# 16.7 Writing numbers: it’s not as simple as it seems

Why should we bother to think about writing numbers? You’ve probably been writing numbers, without any problems, since you were about 5 years old. There are two reasons. The first is that writing very large numbers like 1 000 000 000 000 is a pain – there must be a better way of doing it. And in Post 16.6 we met an even larger number. The second is that many of our ideas (Posts 16.3 and 16.6) are based on how precisely we can measure something. It would be useful to be able to write numbers in a way that makes this precision clear.

The number 1 000 000 000 000 is equal to which is 10 multiplied by itself 12 times; this is why it is written as 1 followed by twelve zeros. We can write this number much more compactly as 1012. We can extend this idea. So, 3 000 = 3 × 1 000 = 3 × 103. Similarly, 41 250 = 4.125 × 10 000 = 4.125 × 104.

We can also extend this method to numbers that are smaller than 1, as shown in the table below. You will notice that the superscript number (1, 2, 3…) is always equal to the number of zeros after the decimal point minus 1. So 0.0013 = 1.3 × 0.001 = 1.3 ×10-3.

Suppose we have measured something with an ordinary ruler and found that is 10 cm long. We can easily distinguish this length from 9.9 cm and 10.1 cm. To make this clear, we report our measurement as 10.0 cm.

When we calculate something from experimental measurements, the result is only as precise as the least precise measurement. Suppose your car indicates that you have just finished a journey of 3.5 km and your watch tells you that it lasted 4.05 minutes. Then your average speed is 3.5 ÷ (4.05/60) = 3.5 × (60/4.05) = 51.85185 km per hour. But you only know the distance (3.5 km) with a two-digit precision. So you only know the speed with that precision. You may think that it should then be reported as 51 km per hour. But the answer you got from your calculations is nearer to 52 than 51, so your calculated average speed is 52 km per hour.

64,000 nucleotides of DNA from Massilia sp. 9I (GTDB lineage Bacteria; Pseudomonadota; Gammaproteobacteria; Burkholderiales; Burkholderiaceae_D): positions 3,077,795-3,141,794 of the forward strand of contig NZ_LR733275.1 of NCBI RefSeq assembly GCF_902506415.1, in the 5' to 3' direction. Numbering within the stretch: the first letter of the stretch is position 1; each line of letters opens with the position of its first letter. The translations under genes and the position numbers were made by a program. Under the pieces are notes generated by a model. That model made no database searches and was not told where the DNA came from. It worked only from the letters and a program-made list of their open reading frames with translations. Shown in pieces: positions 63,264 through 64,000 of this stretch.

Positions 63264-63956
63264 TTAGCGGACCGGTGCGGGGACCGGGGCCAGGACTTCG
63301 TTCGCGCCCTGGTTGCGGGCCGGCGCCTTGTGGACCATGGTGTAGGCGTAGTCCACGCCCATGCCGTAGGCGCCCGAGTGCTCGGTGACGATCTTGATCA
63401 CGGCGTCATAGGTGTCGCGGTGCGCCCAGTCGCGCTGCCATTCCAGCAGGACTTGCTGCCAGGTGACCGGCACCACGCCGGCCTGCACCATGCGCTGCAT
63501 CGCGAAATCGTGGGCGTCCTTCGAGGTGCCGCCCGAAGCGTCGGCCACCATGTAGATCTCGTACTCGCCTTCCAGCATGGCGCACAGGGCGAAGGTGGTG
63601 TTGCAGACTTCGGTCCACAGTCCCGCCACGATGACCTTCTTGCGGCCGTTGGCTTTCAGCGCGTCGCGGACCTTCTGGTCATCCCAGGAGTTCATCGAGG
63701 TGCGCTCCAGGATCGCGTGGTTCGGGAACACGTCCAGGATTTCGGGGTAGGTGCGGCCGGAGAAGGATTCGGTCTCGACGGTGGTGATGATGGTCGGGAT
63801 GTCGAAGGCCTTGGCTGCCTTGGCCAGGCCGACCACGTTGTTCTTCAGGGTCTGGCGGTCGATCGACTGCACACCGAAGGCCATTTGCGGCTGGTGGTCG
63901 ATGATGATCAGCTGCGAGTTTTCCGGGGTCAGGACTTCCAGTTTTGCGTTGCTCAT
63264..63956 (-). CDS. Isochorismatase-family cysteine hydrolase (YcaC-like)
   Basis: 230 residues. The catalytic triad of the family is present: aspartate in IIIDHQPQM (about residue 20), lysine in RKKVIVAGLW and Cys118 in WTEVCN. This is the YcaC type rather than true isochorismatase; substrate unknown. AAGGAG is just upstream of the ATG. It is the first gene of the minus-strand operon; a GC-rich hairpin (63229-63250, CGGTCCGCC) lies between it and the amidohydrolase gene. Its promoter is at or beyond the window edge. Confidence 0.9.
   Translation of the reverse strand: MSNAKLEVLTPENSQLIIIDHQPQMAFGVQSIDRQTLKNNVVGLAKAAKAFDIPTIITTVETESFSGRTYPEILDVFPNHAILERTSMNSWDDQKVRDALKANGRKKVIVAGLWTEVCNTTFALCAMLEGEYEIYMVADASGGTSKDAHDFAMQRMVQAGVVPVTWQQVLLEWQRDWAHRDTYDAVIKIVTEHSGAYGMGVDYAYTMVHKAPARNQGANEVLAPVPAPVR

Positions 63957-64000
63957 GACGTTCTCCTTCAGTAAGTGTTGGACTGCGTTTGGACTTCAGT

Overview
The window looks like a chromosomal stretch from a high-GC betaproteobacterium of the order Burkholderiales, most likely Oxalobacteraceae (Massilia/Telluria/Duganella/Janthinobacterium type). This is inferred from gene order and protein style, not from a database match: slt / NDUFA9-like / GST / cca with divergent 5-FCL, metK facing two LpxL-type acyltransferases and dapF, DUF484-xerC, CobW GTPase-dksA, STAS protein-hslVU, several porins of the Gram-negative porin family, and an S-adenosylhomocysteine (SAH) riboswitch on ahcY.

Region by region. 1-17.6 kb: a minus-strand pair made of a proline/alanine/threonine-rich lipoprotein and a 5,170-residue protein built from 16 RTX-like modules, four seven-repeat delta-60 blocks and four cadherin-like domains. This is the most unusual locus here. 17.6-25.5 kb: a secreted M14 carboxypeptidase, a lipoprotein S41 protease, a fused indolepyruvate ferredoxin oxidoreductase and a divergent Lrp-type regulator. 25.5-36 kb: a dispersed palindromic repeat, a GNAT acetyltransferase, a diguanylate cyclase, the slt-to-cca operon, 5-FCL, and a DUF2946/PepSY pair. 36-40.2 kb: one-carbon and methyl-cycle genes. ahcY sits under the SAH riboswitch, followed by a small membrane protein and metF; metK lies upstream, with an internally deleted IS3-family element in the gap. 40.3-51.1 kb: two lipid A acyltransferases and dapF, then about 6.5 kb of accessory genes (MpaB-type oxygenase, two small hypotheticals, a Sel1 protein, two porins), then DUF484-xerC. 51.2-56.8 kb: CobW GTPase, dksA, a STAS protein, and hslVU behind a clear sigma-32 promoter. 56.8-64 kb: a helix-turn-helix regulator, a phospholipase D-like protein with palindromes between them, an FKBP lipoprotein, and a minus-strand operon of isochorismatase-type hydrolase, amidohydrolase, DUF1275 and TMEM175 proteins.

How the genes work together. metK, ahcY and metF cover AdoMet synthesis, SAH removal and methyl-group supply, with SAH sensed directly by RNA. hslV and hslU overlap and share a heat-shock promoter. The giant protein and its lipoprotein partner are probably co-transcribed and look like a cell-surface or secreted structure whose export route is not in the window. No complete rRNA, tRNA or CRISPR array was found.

Supposing on another trip, you calculated an average speed of 52.50000 km per hour, using the same measurement methods. What is your best estimate of the speed? Your answer is mid-way between 52 and 53; by convention, you report your speed as 53 km per hour. The reason for this convention is that your calculator may only display answers to 5 decimal places. Any further non-zero digits after the fifth decimal place, in this example, would make the result of your calculation closer to 53 than 52.

I know of an engineering textbook aimed at first year university students that often gets this wrong. So writing numbers isn’t as simple as it might appear!

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